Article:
Our week in Buffalo/Niagara Falls included a trip to my Aunt and Uncle's farm to "ride" the horses, (oh yeah, Sadie and Parker are terrified of horses too); the Carousel Museum (not afraid of those horses, thankfully); Olcott Beach -- a wonderful toddler-friendly amusement park; Niagara Falls; Fort Niagara; lots of time spent with Dave, Stacey, cousin Emma and the newest addition to the Blersch clan, Audrey; and visits with the family matriarch, GiGi (my 91 year old Grandmother).
I am SO thankful to have had this time back home. It is as if I harvested all the love and support from my friends and family to renew my energy for another year (or two!) in London. But more so than that, we realised that WE MADE IT through 2 of the most difficult years possible with young kids. Sadie and Parker were so well-behaved and incredibly fun to travel with: so much so that when we made it back to London, after one failed attempt to leave Buffalo which sent us back to Dad's for two extra days, we took off again for a family vacation, just the four of us, up to Derbyshire, England.

Saturday, 23 July 2011

Winding down on Year One

We are headed back to the US for a bit (a week each in NJ, DC and Buffalo) as we approach the one year anniversary of our move accross the pond. We're excited to see everyone, and to experience a bit of "real" summer (perhaps a little too real, it's been well over 100 degrees in NY the last few days).

We've been in a decent groove the past few weeks... activities have included our first garden party (which was a total rain-out but was good fun anyway), Sadie's 'graduation' from school, my (low-key) birthday,  a few excursions out of town such as to Hatfield House (pictured, below, with Henry Moore statue and human imiatator), some cultural activites such as the First Prom concert and War Horse, and plenty of the usual trips to playgrounds, ballet, etc.



One highlight has been Sadie's reaching of the age of 3 and the nearly simultaneous lifting of her terrible two-ness... both Karen and I have noticed a dramatic decrease in tantrums and increase in helpfulness and aggreability! Just as Parker has shown signs of a move int he reverse direction, although he's just too good natured a kid (so far at least) to really be called a terrible anything.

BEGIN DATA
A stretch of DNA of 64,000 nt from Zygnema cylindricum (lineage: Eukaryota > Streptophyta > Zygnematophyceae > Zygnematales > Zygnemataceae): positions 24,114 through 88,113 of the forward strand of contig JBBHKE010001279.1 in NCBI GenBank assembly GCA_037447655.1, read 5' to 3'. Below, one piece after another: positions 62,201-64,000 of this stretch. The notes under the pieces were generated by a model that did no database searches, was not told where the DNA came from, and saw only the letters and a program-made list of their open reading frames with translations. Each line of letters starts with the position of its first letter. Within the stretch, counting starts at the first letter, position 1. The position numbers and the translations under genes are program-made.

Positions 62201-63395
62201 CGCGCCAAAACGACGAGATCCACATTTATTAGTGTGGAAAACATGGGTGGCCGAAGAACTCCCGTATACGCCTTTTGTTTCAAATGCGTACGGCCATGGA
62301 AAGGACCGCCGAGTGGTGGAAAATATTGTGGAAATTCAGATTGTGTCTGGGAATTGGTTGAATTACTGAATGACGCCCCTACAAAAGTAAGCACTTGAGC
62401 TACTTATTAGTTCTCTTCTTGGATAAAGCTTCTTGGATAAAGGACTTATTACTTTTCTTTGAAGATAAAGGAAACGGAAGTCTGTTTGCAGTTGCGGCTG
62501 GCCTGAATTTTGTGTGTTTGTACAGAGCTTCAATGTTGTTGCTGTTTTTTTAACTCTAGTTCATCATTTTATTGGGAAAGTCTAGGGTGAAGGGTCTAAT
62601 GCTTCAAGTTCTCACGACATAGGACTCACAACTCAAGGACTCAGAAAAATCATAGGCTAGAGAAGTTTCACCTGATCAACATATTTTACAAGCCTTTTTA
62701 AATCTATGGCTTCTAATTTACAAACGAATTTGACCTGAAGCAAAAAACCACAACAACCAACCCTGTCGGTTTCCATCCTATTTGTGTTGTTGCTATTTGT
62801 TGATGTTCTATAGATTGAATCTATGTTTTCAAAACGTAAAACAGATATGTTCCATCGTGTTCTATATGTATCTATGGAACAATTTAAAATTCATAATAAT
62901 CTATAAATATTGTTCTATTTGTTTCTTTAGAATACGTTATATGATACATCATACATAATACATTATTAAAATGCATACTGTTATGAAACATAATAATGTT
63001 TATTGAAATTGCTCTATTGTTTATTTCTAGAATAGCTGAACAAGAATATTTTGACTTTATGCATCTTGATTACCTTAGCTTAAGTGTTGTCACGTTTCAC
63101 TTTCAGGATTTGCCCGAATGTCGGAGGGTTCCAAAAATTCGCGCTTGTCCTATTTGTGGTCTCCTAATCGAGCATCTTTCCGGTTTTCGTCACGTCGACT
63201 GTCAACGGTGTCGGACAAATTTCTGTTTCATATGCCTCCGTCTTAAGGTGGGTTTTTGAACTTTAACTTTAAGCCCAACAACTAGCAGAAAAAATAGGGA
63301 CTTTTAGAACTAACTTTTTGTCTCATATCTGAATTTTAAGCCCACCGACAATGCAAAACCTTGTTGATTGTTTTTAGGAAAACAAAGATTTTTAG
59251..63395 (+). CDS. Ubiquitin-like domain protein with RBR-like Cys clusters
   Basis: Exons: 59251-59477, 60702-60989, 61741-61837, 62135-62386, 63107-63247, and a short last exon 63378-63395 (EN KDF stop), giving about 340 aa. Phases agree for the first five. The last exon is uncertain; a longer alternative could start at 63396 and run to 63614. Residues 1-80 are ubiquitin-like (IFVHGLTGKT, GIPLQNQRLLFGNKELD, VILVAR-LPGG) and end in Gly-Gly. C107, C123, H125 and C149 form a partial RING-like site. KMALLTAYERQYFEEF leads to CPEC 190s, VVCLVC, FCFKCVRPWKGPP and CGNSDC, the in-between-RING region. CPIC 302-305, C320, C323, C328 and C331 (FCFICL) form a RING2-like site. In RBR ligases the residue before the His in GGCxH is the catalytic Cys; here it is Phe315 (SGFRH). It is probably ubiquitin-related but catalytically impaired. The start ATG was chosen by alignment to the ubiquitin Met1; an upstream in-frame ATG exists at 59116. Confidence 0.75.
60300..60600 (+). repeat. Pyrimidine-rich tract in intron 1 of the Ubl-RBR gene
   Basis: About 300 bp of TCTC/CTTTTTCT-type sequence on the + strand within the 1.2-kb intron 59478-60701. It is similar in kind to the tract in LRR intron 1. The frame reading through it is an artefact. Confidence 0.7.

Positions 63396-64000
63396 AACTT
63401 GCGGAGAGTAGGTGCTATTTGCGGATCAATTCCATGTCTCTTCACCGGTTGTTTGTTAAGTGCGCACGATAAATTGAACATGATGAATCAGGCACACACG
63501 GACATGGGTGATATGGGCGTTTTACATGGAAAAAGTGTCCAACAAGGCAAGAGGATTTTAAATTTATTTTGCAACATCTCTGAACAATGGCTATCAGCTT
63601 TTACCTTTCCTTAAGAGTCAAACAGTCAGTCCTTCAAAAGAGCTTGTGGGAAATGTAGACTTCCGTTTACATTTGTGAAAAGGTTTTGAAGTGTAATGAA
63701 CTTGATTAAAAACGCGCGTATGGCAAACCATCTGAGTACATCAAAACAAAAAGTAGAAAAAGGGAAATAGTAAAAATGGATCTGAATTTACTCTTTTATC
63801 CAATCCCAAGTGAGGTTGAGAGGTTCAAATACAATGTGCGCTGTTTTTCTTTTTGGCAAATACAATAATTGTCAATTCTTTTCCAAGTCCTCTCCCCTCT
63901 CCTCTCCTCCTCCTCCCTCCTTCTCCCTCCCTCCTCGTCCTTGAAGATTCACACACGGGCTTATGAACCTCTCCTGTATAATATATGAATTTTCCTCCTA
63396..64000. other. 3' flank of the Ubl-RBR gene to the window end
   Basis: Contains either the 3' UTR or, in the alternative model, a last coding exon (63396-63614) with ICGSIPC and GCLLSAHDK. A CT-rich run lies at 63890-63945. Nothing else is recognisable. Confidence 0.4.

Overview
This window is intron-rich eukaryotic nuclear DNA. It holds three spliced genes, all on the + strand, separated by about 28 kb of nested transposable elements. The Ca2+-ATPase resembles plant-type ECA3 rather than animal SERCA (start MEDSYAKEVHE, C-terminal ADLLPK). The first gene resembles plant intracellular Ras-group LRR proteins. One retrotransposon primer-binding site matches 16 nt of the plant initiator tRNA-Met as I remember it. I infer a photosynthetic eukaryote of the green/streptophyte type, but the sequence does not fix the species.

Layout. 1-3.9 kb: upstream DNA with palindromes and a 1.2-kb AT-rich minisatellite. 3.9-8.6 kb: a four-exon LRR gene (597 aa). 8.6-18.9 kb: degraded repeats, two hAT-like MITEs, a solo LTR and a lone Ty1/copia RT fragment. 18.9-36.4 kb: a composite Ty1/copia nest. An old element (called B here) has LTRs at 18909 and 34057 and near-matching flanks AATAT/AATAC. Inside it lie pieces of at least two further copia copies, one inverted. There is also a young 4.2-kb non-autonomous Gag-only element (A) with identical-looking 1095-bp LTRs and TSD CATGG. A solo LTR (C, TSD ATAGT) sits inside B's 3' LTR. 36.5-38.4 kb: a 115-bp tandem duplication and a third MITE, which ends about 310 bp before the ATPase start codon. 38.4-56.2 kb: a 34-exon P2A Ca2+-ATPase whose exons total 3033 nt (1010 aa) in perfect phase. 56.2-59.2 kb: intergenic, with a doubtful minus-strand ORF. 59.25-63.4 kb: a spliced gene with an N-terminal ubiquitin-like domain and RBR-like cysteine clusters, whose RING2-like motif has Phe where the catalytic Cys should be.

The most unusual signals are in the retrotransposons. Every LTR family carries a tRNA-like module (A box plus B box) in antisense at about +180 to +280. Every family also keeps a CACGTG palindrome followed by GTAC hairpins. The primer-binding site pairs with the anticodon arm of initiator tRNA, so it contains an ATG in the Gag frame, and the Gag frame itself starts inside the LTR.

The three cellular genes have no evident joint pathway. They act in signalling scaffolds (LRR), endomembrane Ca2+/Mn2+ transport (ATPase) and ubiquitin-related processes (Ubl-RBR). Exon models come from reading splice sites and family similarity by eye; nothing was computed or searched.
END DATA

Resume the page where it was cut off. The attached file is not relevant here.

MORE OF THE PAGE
For me, work has been good but busy... and frankly I'm ready for a break.






Tuesday, 28 June 2011

Comings and goings




It's been a whirlwind couple of weeks, with 42 Eton Avenue being quite the crossroads lately. After returning from Kazakhstan for the weekend I turned around and hit the road again for a few days in Europe. Before I had made it back, my mom had arrived for a 5-day visit; Karen had hopped a flight back to to Buffalo (via Toronto) for a long weekend with her nieces (one of whom is shiny and new); and our friend Martin from South Orange had spend the night on our sofa. Around the time I got back, my dad also arrived. In an apparently unrelated development, Andrea the nanny fell ill. Chaos! The only constants throughout were Sadie & Parker, who took most of the changes in stride, although they were a little more clingy towards me than usual. It was tough for them to be away from Karen for so long... whenever I mentioned her name, Parker would start howling.

But they were happy to spend time with Meme and Pepe, and we were blessed with a warm summery weekend, which meant a long walk around Hampstead Heath, a trip to the Parliament Hill paddling pool and picnic with Adam & Lucy, visiting Gillian from Boston. And thanks to the grandparents I even got some welcome pub time with Adam down at The Washington, the neighborhood watering hole. 

video

Parents flew to Athens this morning, and Karen flew in this afternoon (after what sounds like a great trip but miserable return journey)... and life is slowly returning to normal, at least for a few weeks. 

Sunday, 19 June 2011

On the road: Kazakhstan


I'm writing this on a long flight from Astana back to London (via Moscow) so this one is a little long, read on at your own risk....


Although Borat helped to make Kazkahstan a household word, the movie didn't do much for knowledge about the actual country... as such, not many people have much of idea where the place is (although it's not hard to find on a map, the country is very large), much less anything about what is there. But that's forgivable: Kaz is landlocked, far from any population centers, bordered by tall mountains and politically unstable/repressive countries. And flying over it for a couple of hours now, I can say that there is not a whole lot there. Lots of flat, arid, open plain (steppe). I can see a few dots down there, maybe they're camels.